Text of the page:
He waited for her to notice a final figure hiding in the scene. Most of the women were anonymous, their backs turned to the viewer. The peasant men were grubby-faced and similar, their features filled in by the novice hand of a studio assistant.
She paused on a shepherd, half a question hung in her mouth. The figure stood apace from the crowd. Like the saint, he had been rendered in fine, master strokes that leapt off the canvas. The man was middle-aged and ruggedly handsome, with the athletic build of a soldier. Rosalyn sucked in a quick breath. “Is this…?”
Godric blinked slowly. “That, Rosalyn, was the most arrogant, pig-headed, recklessly dangerous man I have ever known.”
The proud face of Lucius Tarquinius stared back at them. She reached over the table and laid a hand on Godric’s arm. “My goodness,” she whispered. An awed, awkward silence bloomed between them as Godric struggled to find a way to describe his infuriating friend.
“You loved him,” she supplied.
Godric snorted. “He was centuries my junior. A murderer and a schemer. More disarming and toxic than Satan himself.” He shook his head in disbelief.
“And you loved him,” she insisted.
He chewed meanly at his cheek. Finally, after a beat, he nodded. “He saved me from slavery. I owe him my undead life.”
Rosalyn squeezed his forearm. “Then we are all indebted to him.”
Godric could not bear to look up from behind his burning shame. “You owe him nothing, Ros,” he said in a heated rush. “I failed him, in the end. And the man who made an oath to protect him was not the man you love or respect today. You would despise who I was, as I do.”
“Maybe you are not proud of the things you did then. That’s fine. You shouldn’t regret that you weren’t alone. It doesn’t change the good bits you two shared.”
“I outgrew him in every way but one,” he countered.
Sensing the problem, Rosalyn caressed his cheek. “Loyalty does not make you a slave, Godric. It makes you a good friend.” She held his gaze until he could bear it no longer.
He freed his arm from her grasp and brushed his knuckles over the picture frame, willing himself open to the flood of memories there. He was reminded instantly of the place, the time, the glint of coin as he paid the artist. And yes, he recalled it now, the ding on the corner. There had been a shipwreck many years later. He sighed and realized that he was so tense his skin hurt.
He hated looking back. He hated who he had been. No more than a villain in the service of Tarquin’s thirst for power. Their turbulent relationship had wrought mostly terror and misery.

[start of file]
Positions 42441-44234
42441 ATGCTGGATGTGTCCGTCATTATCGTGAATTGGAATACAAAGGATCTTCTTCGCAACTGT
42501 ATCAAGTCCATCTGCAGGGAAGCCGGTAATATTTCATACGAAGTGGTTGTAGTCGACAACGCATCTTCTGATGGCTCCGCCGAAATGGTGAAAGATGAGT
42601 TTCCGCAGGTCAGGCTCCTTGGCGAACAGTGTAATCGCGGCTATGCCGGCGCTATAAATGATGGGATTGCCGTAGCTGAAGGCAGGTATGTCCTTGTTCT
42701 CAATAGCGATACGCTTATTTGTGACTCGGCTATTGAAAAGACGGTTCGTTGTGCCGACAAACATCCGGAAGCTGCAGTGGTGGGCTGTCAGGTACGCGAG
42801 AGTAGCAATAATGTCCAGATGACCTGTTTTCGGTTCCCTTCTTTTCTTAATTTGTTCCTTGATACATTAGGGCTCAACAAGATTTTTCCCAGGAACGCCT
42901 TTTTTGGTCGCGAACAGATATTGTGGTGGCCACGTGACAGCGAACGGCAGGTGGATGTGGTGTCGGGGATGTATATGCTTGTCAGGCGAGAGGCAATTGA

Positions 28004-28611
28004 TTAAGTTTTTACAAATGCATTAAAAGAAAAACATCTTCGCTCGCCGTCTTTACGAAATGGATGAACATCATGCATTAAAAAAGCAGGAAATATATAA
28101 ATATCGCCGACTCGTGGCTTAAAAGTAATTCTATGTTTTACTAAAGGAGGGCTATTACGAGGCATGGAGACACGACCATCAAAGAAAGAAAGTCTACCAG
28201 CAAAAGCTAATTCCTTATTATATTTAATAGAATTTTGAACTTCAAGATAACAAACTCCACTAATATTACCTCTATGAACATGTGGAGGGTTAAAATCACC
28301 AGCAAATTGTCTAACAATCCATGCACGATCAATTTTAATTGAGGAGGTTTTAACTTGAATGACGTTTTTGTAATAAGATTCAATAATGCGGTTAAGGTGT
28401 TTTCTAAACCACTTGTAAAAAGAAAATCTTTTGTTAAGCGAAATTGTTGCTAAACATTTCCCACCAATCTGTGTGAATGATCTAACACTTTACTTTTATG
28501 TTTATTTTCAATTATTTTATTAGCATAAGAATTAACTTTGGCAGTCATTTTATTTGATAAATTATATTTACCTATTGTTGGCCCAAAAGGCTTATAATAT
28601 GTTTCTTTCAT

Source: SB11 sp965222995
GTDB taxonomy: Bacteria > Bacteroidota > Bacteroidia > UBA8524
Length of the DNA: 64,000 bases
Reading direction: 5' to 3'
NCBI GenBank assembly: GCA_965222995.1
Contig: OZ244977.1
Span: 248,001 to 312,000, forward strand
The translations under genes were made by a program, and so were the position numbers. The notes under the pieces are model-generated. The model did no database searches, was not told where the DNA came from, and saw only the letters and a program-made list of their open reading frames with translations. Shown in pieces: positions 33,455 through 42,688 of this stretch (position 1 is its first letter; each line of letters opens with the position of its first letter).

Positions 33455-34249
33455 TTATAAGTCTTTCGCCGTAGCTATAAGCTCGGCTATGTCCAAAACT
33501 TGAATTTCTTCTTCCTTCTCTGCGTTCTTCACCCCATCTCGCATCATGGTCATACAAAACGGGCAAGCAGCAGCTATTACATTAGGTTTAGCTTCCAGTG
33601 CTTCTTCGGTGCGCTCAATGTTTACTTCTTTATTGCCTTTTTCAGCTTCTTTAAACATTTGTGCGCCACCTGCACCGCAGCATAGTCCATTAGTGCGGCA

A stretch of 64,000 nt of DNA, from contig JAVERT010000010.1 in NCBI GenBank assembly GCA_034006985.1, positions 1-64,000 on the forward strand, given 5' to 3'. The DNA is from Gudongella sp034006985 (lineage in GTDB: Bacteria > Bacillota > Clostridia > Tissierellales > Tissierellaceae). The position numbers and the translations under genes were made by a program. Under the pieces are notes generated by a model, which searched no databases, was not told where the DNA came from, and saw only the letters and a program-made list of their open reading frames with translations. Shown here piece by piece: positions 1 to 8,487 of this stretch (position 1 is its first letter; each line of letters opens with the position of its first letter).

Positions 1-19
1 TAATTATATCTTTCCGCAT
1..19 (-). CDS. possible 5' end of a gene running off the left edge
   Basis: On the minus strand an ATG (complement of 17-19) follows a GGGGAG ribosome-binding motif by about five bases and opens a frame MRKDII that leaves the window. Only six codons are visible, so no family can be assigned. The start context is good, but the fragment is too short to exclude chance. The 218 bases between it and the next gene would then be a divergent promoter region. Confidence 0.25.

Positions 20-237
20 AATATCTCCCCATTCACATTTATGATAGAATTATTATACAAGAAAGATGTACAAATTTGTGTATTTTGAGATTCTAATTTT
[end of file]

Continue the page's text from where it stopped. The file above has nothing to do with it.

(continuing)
Looking forward was no better. The temptation of ‘what ifs’ and ‘if only’ brought only tempting lies. He hated that he indulged himself in such fancies. “Tarquin would have wept tears of joy to have met you,” he admitted softly. “I wish I could have seen the look on his face.”
“How was he when you turned Eric?” she asked curiously.
Godric was surprised by the bark of laughter that escaped him. “So excited that he put Eric in danger nearly the moment they met. I banished him from Europe for it.”
She gave him a patient look. “So saying ‘it’s complicated’ with Tarquin is an understatement.”
“I wanted you to know his face, Ros. The violence we’re about to rain down on our enemies is done to avenge this man. You might not think he’s worth the trouble when you realize how much of him is in his vile family.”
Her gaze flicked up from the painting. “The pride? Is it true what they called him then?”
Godric laughed resentfully. “Gods yes, the pride. Amleth and Constantine have inherited that same outrageous sense of entitlement and condescension. It’s a little wonder they turned against me. I shouldn’t have been surprised that Thea murdered half of their family either. Tarquin killed his own brother and wife for a throne – and that was before he was even turned.”
“But what about Eva?” she objected. “She is so quiet, inoffensive. You’re only focusing on the negative traits in his bloodline.”
Godric pinched his brow and suddenly looked exhausted. “Thea’s sister, Sibyl, was quiet too. And fearless. Cunning. Lethal for her age. Sibyl and Thea were Tarquin’s enforcers, as Eva has served Amleth. Do not be fooled, love. Those women were all gifted with Tarquin’s ruthlessness.”
Rosalyn contemplated the shepherd with his crown of auburn hair. “Blood doesn’t carry the code for people’s behavior. They made terrible choices.”
“Oh really?” he said. “You think you went berserker tonight and calmed yourself by choice? No, dear. You’ve gained my iron-clad control – far more than Eric ever received. I can attest that he had to learn every bit of his restraint the hard way.”